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Christopher L. Rivers ’24 strode into the Quincy dining hall, emanating the frenzied and fatigued aura that accompanies his mid-semester life. A bright yellow bomber jacket dominated his look, immediately giving him a playful and lighthearted appearance upon first impression.
Under this friendly, laid-back, and almost cartoonish exterior, few people would expect to find years of hard work, dedication, and passion for theater.
A musical theater performer turned theater technician, Rivers began his theater journey in high school, singing in his school’s musicals. He remembers his first solo in his sophomore year of high school in the musical “Children of Eden.”
“Not to sound super self-absorbed, but it felt really nice getting an applause,” he said.
He laughs at himself, saying that he didn’t want to sound like a peaked in high school “type of guy.”
Despite his jest, Rivers spoke earnestly of his love for the people in the show and the feeling that came with his ability to communicate with the audience from the stage.
This dual-tone pattern was consistent throughout most of our conversation; Rivers alternated between humorous self-deprecation and sincere passion for his work.
His involvement in musical theater continued briefly into college, although it was greatly changed by the Covid-19 pandemic. Like all classes and most extracurricular activities on Harvard’s campus in the 2020-21 year, his performance took place over Zoom.
After that year, Rivers moved away from musical theater and became involved in technical theater. While he still loves singing, he’s found a love for problem-solving and set-building through technical theater. When he said that seeing the final product of his hard work is “really special,” he smiled.
When I asked him if he misses anything about singing in musicals, he chuckled, jokingly admitting, “Yeah, I love attention.” Then, he quickly flipped back to genuine sincerity.
“No, in all seriousness, I love to sing as well,” he said. “It's something I think about sometimes.”
He notes that technical theater has its drawbacks. He mentioned that it can be a thankless place at times, but he assured me that he is not bitter despite his love for attention. Theater also requires a massive time commitment on his part. As a member of the Hasty Pudding Theatricals, Rivers and the rest of the tech crew returned to campus on Jan 9., two weeks before classes began.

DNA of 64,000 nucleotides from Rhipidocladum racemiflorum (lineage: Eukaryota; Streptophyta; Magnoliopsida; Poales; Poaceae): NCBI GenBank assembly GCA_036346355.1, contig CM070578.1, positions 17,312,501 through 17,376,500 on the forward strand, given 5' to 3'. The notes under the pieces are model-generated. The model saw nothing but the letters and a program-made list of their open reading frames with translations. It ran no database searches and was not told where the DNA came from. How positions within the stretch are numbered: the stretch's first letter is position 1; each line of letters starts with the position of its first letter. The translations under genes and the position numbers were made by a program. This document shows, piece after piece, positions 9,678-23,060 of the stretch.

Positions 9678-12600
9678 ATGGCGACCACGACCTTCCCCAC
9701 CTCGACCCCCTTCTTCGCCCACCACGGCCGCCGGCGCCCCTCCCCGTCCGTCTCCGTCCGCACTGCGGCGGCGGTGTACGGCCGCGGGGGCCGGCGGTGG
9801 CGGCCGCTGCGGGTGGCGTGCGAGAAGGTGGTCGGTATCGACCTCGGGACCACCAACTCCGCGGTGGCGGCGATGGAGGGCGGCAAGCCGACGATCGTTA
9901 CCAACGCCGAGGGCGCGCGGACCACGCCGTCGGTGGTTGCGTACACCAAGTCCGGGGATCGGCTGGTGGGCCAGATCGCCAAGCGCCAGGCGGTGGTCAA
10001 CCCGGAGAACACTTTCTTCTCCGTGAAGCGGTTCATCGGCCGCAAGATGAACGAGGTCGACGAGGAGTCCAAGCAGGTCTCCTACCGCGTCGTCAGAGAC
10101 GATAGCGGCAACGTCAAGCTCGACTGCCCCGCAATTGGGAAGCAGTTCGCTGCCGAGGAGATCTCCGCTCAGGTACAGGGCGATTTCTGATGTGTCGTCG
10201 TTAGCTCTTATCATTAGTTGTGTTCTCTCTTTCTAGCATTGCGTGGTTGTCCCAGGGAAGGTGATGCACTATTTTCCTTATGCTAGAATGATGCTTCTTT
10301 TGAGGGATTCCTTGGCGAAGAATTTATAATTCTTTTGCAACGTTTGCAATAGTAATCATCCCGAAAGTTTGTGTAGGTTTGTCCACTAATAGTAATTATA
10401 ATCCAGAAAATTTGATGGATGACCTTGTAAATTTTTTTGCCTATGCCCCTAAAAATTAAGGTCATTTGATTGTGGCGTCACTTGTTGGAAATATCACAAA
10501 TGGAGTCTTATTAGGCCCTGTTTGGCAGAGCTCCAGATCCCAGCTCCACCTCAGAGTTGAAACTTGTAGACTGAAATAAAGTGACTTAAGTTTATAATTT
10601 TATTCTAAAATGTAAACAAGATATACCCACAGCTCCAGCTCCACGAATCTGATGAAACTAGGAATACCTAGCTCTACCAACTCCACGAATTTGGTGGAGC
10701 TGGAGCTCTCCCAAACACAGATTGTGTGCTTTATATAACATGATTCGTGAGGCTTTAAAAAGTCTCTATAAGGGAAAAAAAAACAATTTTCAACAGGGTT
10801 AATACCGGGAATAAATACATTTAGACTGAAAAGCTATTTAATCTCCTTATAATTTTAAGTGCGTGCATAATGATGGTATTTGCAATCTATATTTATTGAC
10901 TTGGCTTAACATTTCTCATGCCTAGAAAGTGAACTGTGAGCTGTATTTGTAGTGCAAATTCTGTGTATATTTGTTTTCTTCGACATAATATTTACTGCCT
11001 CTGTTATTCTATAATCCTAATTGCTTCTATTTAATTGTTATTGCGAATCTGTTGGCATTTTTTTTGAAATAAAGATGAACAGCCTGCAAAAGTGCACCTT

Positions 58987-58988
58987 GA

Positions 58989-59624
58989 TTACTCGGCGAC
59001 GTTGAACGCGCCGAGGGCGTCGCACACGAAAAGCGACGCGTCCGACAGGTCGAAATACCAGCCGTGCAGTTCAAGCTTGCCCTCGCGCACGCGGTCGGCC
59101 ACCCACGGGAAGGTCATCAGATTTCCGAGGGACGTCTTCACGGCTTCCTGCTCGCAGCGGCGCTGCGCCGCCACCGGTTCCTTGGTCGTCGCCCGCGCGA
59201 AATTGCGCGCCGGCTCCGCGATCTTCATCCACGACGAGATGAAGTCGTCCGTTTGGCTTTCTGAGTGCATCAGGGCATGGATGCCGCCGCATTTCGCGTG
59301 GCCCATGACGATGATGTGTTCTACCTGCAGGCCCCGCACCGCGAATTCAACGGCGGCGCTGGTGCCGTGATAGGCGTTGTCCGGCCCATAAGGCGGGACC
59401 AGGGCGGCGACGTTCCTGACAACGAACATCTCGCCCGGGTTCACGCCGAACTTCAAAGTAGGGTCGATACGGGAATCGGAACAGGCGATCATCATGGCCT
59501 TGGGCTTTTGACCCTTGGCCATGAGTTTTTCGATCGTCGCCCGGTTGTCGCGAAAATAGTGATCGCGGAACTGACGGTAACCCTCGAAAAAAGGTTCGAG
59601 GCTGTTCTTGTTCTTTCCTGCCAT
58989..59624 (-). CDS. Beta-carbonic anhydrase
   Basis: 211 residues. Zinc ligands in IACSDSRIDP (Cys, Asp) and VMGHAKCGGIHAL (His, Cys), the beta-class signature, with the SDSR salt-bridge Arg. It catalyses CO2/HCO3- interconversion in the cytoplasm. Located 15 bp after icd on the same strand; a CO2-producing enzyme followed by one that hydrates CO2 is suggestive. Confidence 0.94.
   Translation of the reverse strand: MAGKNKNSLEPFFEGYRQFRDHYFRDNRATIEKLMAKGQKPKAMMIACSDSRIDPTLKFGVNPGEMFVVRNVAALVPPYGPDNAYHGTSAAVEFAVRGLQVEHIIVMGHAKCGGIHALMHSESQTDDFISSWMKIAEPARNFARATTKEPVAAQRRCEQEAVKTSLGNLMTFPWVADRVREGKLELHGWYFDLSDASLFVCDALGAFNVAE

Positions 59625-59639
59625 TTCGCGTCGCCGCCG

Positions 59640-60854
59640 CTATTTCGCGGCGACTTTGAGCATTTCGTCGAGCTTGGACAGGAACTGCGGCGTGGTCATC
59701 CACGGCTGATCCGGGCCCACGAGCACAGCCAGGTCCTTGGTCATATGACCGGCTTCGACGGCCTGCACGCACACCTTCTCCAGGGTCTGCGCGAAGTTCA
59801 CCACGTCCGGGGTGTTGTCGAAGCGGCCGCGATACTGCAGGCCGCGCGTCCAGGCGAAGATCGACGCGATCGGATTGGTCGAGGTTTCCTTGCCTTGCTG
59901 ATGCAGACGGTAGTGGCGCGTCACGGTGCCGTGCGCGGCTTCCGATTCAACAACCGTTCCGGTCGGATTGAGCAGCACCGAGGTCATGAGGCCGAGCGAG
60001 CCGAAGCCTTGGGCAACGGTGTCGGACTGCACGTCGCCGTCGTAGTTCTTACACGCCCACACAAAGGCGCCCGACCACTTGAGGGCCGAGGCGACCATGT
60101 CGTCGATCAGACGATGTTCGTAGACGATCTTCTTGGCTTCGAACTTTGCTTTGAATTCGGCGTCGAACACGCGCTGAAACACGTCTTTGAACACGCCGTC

In response to a question about how he balances school and theater, Rivers paused and then grinned, embracing both his playfulness and his earnesty.
“Um, poorly, I guess, would be the straight answer,” he said.
In addition to working over winter break, Rivers described his typical daily routine during the fall 2022 semester.
“My days usually ended up being like, go to class, work on theater stuff, go to sleep,” he said.
Eat, sleep, tech, repeat.
As a physics and philosophy concentrator, Rivers normally does research, though he has chosen to focus only on theater and school this semester. Despite the expected contrast between his academic and extracurricular interests, Rivers does not see any tension between the two.
“Honestly it’s the opposite. Those two things are kind of independent of each other,” Rivers said. “And I'm actually really grateful that I'm able to do both. There's not a lot of overlap, but, I don't know, I think it's honestly super lucky that I even am able to.”
It’s clear that Rivers also feels very fortunate to be part of the Hasty Pudding, describing the community and people as “super phenomenal.”
“We’re all a bunch of people who have the common goal of putting on this fun little comedy,” he said.
Due to the amount of time he spends on Pudding shows, he becomes close to the people he works with, as the club is also a social group. The community that theater provides isn’t unique to the Pudding, and it is something that has always drawn Rivers to theater.
Rivers is currently busy with a show for the Pudding, “Cosmic Relief!,” working “basically all day, every day.”
He clearly puts a lot of effort and passion into his shows, but he still managed to get in a funny, self-deprecating remark.
“There are a lot of people who are much better organized and much better than me at this,” Rivers said.
Though he constantly laughs at his involvement in theater, it is clear it is a serious interest of his. After graduation, he hopes to continue to pursue theater in his professional life.
“Not to philosophize about life,” he said, “but, ideally, I would love to work at what I love.”
“My post grad plans right now, if I could do anything, I would love to get an apprenticeship in theater carpentry,” he said. “And just kind of see where that goes. I just, I enjoy it.”
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